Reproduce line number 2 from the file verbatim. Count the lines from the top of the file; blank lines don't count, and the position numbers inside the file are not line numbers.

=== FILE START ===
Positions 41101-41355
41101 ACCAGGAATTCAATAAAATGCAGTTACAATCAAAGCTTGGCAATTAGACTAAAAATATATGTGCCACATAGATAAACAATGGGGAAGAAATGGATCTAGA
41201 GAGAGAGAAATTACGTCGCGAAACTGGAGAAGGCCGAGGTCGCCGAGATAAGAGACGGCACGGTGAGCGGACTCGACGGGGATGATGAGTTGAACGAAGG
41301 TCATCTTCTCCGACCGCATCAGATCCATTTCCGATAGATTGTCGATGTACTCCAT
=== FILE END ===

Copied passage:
41101 ACCAGGAATTCAATAAAATGCAGTTACAATCAAAGCTTGGCAATTAGACTAAAAATATATGTGCCACATAGATAAACAATGGGGAAGAAATGGATCTAGA